CORRECTION: Thanks to reader D.O., please note that Greg Giddens was succeeded as head of the SBI Program Office by Mark Borkowski, a retired USAF Col. who served previously as director of mission support for the U.S. border patrol. Giddens left Sept. 19 to become executive director of facilities management and engineering for CBP.

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2 Comments »

Comment by William R. Cumming

November 7, 2008 @ 11:32 am

Do we really know what the Bush end-game on border security was? Do we know OBAMA’s opening game!

Personally I think illegal immigration issues should be addressed with the exception of Mexico which if I am correct provides at least 40% of illegal immigration. The exception for Mexico is driven by economics, humanity, and effectiveness and efficiency. Time for school children to learn of the Joint evolution of Mexico and the US and how we are linked inextricably and their fate is ours. We should look at the relationship anew. A sealed border could end up with Mexican revolution. They need our help and we need their help. If necessary consider everything from dual citizenship to other approaches. Nothing should be left out of a renewed approach. Too many Mexicans have US relationships and too many Americans have Mexican relations that need to be fostered not punished. Mexico got sandbagged by the rise of China and the manufacturing economy of the East Asians. Now time to recoginize that our economic policy nothing else (igoring Mexican unemployment and US unemployment as as a single issue with different facets). Since acting first and thinking later has been revealed as very damaging to US economy and US interests perhaps we can get some real reform on Mexican and US relationships. Here is hoping that OBAMA first foreign visit is to Mexico and wonder if he has ever been there!

Comment by Christopher Tingus

November 8, 2008 @ 4:55 am

It is with hope that President-elect Obama will heed your advice and this “dual-citizenship” idea and the integral relationship we do share with Mexico is vital.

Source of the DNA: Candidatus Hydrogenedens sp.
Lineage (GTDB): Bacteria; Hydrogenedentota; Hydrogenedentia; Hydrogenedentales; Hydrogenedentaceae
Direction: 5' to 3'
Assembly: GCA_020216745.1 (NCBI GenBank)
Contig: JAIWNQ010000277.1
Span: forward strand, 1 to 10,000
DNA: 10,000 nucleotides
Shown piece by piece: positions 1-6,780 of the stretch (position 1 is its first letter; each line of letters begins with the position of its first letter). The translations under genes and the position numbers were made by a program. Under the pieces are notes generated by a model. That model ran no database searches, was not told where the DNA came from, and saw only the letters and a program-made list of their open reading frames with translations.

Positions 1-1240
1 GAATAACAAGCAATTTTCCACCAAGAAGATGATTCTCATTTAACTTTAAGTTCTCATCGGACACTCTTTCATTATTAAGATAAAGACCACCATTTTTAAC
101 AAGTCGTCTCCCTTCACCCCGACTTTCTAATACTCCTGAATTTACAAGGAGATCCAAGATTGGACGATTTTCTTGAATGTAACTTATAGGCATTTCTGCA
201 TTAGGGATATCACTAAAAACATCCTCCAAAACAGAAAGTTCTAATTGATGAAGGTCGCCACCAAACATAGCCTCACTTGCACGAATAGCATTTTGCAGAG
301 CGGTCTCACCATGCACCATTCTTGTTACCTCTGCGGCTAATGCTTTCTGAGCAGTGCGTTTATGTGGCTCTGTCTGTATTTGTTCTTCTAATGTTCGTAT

While I have not been a proponent of further opening our borders to illegal immigrants, a new policy of requirements should be implemented with more monies supportive of this new policy afforded.

While here in New England we are distant from this relationship as of course we have Plymouth Rock at our door step and we have always looked east from our shores across the great pond, not to the south, both US and Mexican officials should strive to promote the substantial history, the contributions of both and importance of this Mexican-US kinship.

Your points are well intended and with friends in the new administration, I will share and forward your comments for their serious consideration and to President-elect Obama who may already have read your enlightened comments in this always informative blog!

Your obvious invaluable experience with issues at DHS and FEMA as we all read your many articles would best serve all of us if you werer chosen as a senior advisor. We the citizens realize the importance of these issues and look forward to sich leadership to finally bring such valued solutions to address border and other related DHS concerns.

Christopher Tingus
Harwich, MA 02645 USA